FDA Announces the Chemicals Used for Pizza Boxes Are No Longer Safe

The Food and Drug Administration announced Monday its move to ban three chemical substances typically used “as oil and water repellents for paper and paperboard for use in contact with aqueous and fatty foods.”

The new proposal would affect pizza lovers nationwide, as the substances in question are commonly used to keep grease from escaping pizza boxes.

A filing in the Federal Register lists the three health-harming chemicals (caution: science geeks only):

1. Diethanolamine salts of mono- and bis (1 H, 1 H, 2 H, 2 H perfluoroalkyl) phosphates where the alkyl group is even-numbered in the range C8-C18 and the salts have a fluorine content of 52.4 percent to 54.4 percent as determined on a solids basis

2. Pentanoic acid, 4,4-bis [(gamma-omega-perfluoro-C8-20-alkyl)thio] derivatives, compounds with diethanolamine (CAS Reg. No. 71608-61-2)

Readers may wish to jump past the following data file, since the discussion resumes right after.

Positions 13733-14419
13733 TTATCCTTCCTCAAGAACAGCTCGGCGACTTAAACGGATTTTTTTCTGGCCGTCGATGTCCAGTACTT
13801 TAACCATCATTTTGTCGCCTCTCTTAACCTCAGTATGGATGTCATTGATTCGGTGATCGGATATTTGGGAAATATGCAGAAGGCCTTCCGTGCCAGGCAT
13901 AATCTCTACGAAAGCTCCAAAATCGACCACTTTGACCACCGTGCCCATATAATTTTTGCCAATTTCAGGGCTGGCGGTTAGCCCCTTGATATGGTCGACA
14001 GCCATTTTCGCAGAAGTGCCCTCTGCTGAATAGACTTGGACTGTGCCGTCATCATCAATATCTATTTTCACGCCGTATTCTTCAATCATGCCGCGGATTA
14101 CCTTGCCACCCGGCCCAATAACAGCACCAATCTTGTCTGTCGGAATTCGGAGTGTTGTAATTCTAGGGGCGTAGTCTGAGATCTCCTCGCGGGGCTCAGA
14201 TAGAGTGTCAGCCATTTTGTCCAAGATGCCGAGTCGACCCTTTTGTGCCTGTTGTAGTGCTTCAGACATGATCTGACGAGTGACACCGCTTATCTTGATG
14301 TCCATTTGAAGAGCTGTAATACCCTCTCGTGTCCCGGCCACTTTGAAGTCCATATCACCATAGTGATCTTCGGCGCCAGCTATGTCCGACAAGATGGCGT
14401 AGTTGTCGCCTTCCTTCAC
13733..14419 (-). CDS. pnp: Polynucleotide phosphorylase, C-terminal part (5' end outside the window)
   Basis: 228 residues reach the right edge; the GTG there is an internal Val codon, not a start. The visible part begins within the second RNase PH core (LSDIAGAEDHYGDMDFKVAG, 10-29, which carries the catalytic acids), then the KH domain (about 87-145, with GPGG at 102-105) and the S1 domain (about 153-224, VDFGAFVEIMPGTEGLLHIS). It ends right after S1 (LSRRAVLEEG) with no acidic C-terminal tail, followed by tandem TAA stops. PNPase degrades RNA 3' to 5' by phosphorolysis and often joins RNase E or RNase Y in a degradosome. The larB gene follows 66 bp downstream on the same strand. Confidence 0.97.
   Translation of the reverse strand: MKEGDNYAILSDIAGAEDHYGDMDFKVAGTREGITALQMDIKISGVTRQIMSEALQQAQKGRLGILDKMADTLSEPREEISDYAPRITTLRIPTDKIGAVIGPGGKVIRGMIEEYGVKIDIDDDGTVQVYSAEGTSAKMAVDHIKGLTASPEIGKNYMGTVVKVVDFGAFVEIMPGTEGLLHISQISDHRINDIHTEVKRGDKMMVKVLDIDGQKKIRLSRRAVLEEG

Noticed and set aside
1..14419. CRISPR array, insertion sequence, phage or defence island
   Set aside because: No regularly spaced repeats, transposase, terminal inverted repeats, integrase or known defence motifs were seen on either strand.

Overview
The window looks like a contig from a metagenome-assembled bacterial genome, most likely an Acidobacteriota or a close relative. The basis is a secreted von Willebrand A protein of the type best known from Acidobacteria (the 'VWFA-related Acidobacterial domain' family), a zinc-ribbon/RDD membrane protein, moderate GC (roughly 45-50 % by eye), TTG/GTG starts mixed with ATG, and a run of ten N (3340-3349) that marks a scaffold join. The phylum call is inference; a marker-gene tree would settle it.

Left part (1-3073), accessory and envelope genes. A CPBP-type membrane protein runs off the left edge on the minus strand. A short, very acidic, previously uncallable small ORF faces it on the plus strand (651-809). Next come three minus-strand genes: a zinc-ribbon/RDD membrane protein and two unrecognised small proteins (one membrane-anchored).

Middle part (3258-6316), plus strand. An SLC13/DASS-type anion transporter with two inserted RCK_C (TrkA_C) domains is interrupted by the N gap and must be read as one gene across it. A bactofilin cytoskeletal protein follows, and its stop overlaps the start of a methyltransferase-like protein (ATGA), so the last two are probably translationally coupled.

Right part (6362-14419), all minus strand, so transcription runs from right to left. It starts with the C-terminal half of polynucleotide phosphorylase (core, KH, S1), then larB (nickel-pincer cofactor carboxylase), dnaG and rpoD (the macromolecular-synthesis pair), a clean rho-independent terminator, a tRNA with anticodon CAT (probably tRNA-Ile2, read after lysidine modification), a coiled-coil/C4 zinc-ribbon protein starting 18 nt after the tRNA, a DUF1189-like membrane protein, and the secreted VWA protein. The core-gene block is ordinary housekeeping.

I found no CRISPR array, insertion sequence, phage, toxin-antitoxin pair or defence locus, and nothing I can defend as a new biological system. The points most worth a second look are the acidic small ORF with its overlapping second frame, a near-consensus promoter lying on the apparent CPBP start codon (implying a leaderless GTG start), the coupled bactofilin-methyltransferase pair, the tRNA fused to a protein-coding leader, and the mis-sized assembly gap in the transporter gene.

3. Perfluoroalkyl substituted phosphate ester acids, ammonium salts formed by the reaction of 2,2-bis[([gamma], [omega]-perfluoro C4-20 alkylthio) methyl]-1,3-propanediol, polyphosphoric acid and ammonium hydroxide.

The FDA asserted that “there is no longer a reasonable uncertainty of no harm from the food contact use” of the substances. The filing mentions the dangers of biopersistence, or the accumulation of the chemicals the body isn’t able to digest completely.

The FDA’s petition — submitted by various organizations such as the Natural Resources Defense Council, the Center for Food Safety, the Breast Cancer Fund, the Center for Science in the Public Interest, Children’s Environmental Health Network, Environmental Working Group and others — cites potential reproductive and developmental risk described in a 2010 FDA review.

The rule took effect Monday, though objections to the FDA’s amendment may be filed through Feb. 3.